And that’s where you’ll find the double-standard. But SCOTUS is supposed to be the place where such inequities are stripped naked through the relentless application of logic and discarded. That’s its whole job. That’s why Justices are not elected, so as to be separate from the passions of the electorate.

So, seriously SCOTUS. What the fuck?

There are many people today saying that the Hobby Lobby case is no problem at all, because no one is being forced to work there. They can always choose to work somewhere else. Well, that may be true to a degree, by the reality we face today is that there is one job opening for every three job applicants. And as long as that’s true, there will be many people who don’t have the opportunity to pick and choose where they work, because they simply have to take ANY job available. And there are many, many people battling chronic conditions for whom healthcare coverage is not a perk, but a matter of survival.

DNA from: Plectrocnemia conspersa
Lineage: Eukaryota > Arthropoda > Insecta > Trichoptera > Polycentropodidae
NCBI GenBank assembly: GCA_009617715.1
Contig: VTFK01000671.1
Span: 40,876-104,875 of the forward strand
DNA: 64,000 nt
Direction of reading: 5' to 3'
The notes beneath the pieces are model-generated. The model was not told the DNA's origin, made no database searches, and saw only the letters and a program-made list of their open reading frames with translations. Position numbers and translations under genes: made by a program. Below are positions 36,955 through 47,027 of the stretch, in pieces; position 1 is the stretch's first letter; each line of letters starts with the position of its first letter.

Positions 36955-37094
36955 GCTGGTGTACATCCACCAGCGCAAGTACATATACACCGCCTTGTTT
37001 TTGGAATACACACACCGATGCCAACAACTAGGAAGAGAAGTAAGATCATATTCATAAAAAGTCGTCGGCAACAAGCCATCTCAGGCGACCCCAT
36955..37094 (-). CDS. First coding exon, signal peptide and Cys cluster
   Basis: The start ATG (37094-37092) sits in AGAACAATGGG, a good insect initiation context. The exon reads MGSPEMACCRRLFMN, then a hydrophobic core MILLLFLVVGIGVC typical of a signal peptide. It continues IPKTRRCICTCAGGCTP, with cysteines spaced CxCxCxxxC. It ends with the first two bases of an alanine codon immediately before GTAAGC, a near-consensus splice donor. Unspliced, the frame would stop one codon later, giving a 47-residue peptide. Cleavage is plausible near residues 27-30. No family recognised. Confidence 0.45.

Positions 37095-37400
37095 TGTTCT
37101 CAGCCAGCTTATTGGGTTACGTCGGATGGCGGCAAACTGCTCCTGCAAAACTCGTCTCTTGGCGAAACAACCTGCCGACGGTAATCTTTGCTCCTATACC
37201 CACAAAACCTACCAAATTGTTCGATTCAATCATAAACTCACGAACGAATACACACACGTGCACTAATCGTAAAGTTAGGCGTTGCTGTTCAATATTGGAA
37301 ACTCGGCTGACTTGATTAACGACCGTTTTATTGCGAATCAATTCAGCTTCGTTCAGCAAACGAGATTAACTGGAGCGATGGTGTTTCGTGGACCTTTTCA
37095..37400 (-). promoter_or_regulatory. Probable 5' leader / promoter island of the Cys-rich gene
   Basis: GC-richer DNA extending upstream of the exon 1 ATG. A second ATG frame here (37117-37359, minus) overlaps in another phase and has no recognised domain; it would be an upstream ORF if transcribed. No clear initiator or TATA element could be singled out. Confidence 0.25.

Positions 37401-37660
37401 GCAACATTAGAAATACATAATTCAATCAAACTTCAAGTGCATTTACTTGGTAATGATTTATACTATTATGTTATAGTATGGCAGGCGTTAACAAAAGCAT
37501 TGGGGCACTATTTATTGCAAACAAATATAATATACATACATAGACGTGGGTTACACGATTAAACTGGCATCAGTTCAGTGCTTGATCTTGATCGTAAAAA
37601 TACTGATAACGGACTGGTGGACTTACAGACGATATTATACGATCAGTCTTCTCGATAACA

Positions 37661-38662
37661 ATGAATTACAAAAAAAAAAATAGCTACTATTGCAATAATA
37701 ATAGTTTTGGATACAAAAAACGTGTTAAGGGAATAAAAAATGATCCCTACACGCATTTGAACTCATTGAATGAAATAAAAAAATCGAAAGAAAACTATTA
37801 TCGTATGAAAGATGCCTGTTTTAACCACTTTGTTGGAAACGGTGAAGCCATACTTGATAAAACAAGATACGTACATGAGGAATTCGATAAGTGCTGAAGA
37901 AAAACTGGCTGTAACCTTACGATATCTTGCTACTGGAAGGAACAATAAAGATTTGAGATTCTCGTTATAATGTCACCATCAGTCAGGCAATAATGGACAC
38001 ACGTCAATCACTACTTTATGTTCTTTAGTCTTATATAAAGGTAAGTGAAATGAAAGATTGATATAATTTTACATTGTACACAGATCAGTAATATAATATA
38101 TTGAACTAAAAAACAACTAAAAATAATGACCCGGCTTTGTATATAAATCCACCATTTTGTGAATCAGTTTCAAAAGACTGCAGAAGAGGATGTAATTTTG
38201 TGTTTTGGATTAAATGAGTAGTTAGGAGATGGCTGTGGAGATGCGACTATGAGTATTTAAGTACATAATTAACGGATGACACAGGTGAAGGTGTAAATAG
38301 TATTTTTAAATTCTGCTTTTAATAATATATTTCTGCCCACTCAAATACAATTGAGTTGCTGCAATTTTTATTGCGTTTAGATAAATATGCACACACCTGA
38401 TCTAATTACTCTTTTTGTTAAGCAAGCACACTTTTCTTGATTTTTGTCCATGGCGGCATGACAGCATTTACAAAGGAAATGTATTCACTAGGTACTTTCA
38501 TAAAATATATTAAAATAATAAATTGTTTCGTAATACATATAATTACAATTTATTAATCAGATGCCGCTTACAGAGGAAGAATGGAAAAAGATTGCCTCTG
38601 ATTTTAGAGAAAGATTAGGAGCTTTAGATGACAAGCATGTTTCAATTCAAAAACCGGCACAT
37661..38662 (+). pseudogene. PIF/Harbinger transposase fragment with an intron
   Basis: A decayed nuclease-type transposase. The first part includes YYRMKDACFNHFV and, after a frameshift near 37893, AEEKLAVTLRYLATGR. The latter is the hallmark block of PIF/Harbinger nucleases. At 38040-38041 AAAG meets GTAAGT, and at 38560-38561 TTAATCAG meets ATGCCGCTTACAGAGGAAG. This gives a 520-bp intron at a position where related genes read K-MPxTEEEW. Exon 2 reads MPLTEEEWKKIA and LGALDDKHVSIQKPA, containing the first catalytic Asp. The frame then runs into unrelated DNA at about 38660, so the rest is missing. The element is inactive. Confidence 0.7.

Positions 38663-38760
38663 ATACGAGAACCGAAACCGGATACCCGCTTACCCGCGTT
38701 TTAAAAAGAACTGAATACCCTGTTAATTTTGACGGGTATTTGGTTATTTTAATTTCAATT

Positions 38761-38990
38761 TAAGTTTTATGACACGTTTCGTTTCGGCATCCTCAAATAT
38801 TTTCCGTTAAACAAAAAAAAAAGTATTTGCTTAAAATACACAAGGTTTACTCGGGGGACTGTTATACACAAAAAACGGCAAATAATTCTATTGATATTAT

In the ten plus years I sold health insurance, I saw people battling complex health problems that required tens of thousands of dollars per month to manage. Health insurance wasn’t a luxury for them. Without it, they either fell into poverty and onto government assistance, or simply died. So please, explain to me why someone should have to chose between a job that might interfere with their healthcare options, or become yet another welfare recipient or a corpse. Still haven’t heard a good “Christian” response to that question.

If anything, I think this is just another reason that our society should be pushing harder to decouple healthcare coverage from employment. Our health should not be held hostage by our jobs. Now, whether that change should take the form of further changes to the Individual market along the lines pioneered by the ACA, or through a single-payer system is a debate I would welcome between conservatives and liberals alike. But like so many other issues facing our country, it’s time to stop pretending there isn’t a problem.